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Many institutions offer an orientation to online learning, providing students a general overview of the learning management system and resources available to help them succeed. It's a nice start, but it doesn't go far enough, argues Anna Stirling, adjunct computer information systems instructor at Mount San Jacinto College and @ONE Online Teaching Certification Program Coordinator.
Despite an institutional online learner orientation, students in Stirling's online courses were unprepared. Their struggles with the technology often led to missed deadlines, frustration, and sometimes attrition.
The general orientation gave students a good overview of the skills needed to succeed in the online learning environment, “but my students were really struggling with the technology, specifically the technology being used in my course,” Stirling says.
To address this need for technological support, Stirling embedded just-in-time information throughout her courses. “It was working OK, but I started realizing that they were still struggling with the technology. And sometimes that caused them to lag in completing the coursework,” she says.
She decided to front-load all that technical information in a course-specific orientation, and she designed the orientation to model the design of the actual course. Stirling's orientations provide learners with low-stakes practice activities that they can do repeatedly until they become comfortable with the technology being used in the course.
Like each module in her courses, the course-specific orientation takes approximately nine hours to complete. Orientation activities include reading the syllabus, reviewing course policies and procedures, and completing orientation activities (a check-in, a blog assignment, a student services Web search assignment, and a check-in test).
The orientation takes place within the LMS (Blackboard, in Stirling's case) and is available three weeks before the course begins. The official check-in period is from one week prior to the start of the course until two days after the start. In order to maintain enrollment in the course, students must complete one activity by the end of the check-in period.
Providing students access to the orientation before the course begins and requiring them to complete it by the end of the check-in period means that the orientation does not take up valuable course time, a common issue for many online instructors.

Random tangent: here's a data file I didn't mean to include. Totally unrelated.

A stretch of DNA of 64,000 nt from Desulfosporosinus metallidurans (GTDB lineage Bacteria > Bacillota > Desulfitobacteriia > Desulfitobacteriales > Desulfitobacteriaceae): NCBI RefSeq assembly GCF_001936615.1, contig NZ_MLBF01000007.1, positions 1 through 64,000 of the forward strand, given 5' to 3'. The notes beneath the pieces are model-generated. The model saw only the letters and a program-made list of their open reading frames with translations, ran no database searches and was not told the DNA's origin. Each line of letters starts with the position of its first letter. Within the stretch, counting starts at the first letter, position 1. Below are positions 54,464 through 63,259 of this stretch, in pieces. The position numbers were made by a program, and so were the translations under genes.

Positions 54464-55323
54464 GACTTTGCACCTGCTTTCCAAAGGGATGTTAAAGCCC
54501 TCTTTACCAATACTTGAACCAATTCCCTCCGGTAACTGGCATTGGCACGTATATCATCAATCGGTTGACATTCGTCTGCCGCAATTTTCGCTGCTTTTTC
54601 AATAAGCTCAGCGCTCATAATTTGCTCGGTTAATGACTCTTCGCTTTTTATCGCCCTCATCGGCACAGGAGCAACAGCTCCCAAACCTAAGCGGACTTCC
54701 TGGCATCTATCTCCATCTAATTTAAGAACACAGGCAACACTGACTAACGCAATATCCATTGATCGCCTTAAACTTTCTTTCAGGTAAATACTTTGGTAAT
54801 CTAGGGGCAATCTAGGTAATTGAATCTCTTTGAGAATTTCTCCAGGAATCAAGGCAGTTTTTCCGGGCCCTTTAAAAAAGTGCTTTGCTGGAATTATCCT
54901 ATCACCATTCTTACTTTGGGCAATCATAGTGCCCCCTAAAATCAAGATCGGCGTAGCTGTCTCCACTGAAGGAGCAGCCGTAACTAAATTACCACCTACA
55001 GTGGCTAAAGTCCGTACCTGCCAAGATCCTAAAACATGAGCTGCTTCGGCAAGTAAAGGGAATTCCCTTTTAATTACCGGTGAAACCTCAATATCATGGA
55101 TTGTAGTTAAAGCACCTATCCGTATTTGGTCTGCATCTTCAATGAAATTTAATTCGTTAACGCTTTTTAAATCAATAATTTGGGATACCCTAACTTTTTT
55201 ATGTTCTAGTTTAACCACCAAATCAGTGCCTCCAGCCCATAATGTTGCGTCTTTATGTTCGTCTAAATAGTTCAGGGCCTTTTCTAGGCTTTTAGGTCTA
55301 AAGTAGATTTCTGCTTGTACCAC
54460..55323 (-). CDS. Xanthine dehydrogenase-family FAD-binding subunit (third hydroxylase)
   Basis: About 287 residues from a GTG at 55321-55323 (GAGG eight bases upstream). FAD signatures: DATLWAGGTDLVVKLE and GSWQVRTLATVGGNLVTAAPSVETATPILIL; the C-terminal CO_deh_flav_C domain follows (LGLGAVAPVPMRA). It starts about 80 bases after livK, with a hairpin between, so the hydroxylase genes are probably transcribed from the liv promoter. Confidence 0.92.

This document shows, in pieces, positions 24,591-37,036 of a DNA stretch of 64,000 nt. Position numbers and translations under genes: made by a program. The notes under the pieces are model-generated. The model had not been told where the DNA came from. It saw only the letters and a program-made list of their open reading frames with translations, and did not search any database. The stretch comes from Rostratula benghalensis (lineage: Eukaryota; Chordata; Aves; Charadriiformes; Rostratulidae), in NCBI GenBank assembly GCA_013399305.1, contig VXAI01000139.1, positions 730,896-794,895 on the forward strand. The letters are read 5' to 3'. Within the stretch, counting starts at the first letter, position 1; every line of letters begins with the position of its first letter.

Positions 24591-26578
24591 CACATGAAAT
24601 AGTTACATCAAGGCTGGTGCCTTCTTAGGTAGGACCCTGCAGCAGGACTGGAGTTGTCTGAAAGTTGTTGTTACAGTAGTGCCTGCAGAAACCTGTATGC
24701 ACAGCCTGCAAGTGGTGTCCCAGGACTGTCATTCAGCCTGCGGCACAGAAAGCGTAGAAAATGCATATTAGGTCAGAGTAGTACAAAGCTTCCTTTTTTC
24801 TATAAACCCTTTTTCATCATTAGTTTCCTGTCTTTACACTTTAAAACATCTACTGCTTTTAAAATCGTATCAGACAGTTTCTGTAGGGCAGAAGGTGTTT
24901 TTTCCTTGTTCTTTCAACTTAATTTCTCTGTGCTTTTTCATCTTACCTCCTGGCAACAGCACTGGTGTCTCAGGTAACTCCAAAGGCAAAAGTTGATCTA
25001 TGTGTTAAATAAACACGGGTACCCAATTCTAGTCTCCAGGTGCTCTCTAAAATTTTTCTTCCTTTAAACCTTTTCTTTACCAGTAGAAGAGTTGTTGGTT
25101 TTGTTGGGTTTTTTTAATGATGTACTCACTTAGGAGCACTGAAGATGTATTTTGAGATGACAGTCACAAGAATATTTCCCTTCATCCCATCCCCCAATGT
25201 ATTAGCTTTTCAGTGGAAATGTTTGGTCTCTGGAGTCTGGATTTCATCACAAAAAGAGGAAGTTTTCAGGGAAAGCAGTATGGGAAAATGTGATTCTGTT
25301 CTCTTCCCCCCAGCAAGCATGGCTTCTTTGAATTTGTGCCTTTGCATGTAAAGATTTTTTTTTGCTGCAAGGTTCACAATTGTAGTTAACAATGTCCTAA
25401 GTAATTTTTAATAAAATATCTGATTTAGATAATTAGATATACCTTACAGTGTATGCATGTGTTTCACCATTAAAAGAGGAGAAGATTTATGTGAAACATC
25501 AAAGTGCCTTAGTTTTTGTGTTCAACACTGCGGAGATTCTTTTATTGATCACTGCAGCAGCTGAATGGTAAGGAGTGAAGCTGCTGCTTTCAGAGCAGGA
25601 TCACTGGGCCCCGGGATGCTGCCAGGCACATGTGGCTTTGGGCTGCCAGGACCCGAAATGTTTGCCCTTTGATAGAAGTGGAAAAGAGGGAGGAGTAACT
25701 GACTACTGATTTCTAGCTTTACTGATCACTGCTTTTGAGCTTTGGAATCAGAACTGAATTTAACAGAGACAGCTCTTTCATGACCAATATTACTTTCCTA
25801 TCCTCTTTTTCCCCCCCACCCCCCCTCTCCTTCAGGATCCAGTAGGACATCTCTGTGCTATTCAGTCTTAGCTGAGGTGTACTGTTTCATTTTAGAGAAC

In order to proceed to the actual course, students must get a perfect score on the check-in test, which they can take as many times as they need to.
“By having this orientation piece in front and structured similarly to the way the course operates and explaining what students can expect throughout the course, it eliminates that surprise later on in the course, and I think it does it in an engaging way. It's what I consider an active learning experience for the students versus just telling them what's in the syllabus. Most instructors do a very good job of explaining textually in the syllabus what's going to be happening later on in the course, but giving students an actual opportunity to interact with the technology in ways that they're going to have to later in the course really reduces that barrier of learning the technology while you're trying to learn the course content,” Stirling says.
Also, by modeling the course structure and time commitment, students know up front what to expect in the course “so they can make a determination as to whether they want to stay in the course,” Stirling says. “Before, when students didn't have a full understanding of how they were going to use the course, a lot of students would drop three or four weeks into the course. Now, with [the orientation] in the first weeks of the course, students who are not interested in dedicating that amount of time and effort to the course can get out of the course relatively quickly and other students can be added. As a result, my retention and success rates have gone up.”
Stirling includes the following sections in her course orientations:
Recommendations for creating a course-specific orientation
very interesting and useful suggestions about opening up the course three weeks prior to the actual start date of the course. However, what policies can be followed for late enrollments. Should we ask them to take this orientation first?